The dataset we’ll be using the SpaceX Launch Data on Kaggle. This dataset contains launch, payload and outcome information for SpaceX missions.

Let’s load this dataset into R.

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launch_df <- read.csv(here("input", "spacex_launch_data.csv"), stringsAsFactors=FALSE)

I won’t be doing any feature engineering or exploratory data analysis on this dataset, but lets quickly look at the shape of our data.

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glimpse(launch_df)
## Observations: 51
## Variables: 11
## $ Flight.Number      "1", "2", "3", "4", "5", "6", "7", "8", "9",...
## $ Date               "June 4, 2010", "December 8, 2010", "May 22,...
## $ Time..UTC.         "18:45", "15:43", "7:44", "0:35", "15:10", "...
## $ Booster.Version    "F9 v1.0", "F9 v1.0", "F9 v1.0", "F9 v1.0", ...
## $ Launch.Site        "CCAFS LC-40", "CCAFS LC-40", "CCAFS LC-40",...
## $ Payload            "Dragon Spacecraft Qualification Unit", "Dra...
## $ Payload.Mass..kg.  "", "", "525Â ", "500Â ", "677Â ", "500Â ", ...
## $ Orbit              "LEO", "LEO", "LEO", "LEO", "LEO", "Polar or...
## $ Customer           "SpaceX", "NASA (COTS) NRO", "NASA (COTS)", ...
## $ Mission.Outcome    "Success", "Success", "Success", "Success", ...
## $ Landing.Outcome    "Failure (parachutes)", "Failure (parachutes...

We can quickly see that we have 51 observations or rows that each have 11 columns. Lets go ahead and insert this data into the collection we previously created in Azure Cosmos DB.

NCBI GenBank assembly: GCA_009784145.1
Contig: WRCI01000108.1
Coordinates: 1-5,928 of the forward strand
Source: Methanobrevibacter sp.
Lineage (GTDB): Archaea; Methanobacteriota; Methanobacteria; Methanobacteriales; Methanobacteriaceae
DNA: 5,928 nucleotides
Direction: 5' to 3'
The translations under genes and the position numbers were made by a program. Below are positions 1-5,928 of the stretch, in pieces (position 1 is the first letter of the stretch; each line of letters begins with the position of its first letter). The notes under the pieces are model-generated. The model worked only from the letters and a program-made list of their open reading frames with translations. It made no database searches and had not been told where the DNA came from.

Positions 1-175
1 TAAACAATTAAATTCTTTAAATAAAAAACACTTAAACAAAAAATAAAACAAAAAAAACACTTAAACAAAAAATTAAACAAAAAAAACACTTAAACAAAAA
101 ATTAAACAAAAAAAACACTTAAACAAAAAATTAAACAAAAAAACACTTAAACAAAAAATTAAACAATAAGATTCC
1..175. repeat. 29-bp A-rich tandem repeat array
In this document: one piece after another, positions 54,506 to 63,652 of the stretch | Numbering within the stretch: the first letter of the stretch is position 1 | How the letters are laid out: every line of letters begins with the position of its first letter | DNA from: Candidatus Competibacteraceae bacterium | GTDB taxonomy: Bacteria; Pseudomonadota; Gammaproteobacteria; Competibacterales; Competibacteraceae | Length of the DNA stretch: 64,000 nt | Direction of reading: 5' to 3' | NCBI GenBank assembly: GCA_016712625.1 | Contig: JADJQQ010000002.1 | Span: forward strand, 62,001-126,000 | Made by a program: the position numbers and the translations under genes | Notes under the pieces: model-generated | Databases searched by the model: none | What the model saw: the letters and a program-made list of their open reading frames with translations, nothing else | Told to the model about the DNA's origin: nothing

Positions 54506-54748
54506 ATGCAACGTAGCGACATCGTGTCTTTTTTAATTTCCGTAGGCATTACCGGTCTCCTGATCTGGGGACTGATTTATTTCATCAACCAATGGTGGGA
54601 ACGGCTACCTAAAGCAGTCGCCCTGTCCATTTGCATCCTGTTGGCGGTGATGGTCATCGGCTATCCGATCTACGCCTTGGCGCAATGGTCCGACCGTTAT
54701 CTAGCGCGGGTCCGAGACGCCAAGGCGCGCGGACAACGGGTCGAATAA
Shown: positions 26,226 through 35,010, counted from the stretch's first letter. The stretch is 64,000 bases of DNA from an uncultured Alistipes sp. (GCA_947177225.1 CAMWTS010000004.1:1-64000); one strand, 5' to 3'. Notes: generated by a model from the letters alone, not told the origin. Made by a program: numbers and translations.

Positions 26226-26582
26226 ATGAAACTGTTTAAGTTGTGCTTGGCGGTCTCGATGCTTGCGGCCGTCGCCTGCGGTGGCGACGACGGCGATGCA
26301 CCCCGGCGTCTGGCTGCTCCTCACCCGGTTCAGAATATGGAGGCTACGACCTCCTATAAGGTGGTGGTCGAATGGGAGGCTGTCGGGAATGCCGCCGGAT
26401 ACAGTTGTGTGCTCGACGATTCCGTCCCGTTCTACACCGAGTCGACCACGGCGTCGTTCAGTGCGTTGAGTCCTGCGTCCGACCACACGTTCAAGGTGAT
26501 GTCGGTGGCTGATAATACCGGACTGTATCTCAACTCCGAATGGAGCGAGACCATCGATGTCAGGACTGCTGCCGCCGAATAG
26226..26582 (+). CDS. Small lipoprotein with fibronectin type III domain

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mgo <- mongo(db = "demo", collection = "launch", url="[YOUR AZURE COSMOSDB PRIMARY CONNECTION STRING])
mgo$insert(launch_df)
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> mgo$insert(launch_df)
List of 5
 $ nInserted  : num 51
 $ nMatched   : num 0
 $ nRemoved   : num 0
 $ nUpserted  : num 0
 $ writeErrors: list()

Fantastic!

Looks like our insert work. You can verify this by going to the Azure Cosmos DB Console and click on Data Explorer and expand the collection name you created for this tutorial. You should see something like this:

Insert results from R


Querying data from Azure Cosmos DB

Now, that we have data to work in Azure Cosmos DB, lets perfom a few operations with our data.

Count number of records

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mgo$count()
[1] 51

Get all records

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all <- mgo$find('{}')
print(all)
   Flight_Number               Date Time__UTC_                               Booster_Version
1              1       June 4, 2010      18:45                                       F9 v1.0
2              2   December 8, 2010      15:43                                       F9 v1.0
3              3       May 22, 2012       7:44                                       F9 v1.0
4              4    October 8, 2012       0:35                                       F9 v1.0
5              5      March 1, 2013      15:10                                       F9 v1.0
...

Limiting returned results

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limit <- mgo$find(limit=3)
print(limit)
  Flight_Number             Date Time__UTC_ Booster_Version Launch_Site
1             1     June 4, 2010      18:45         F9 v1.0 CCAFS LC-40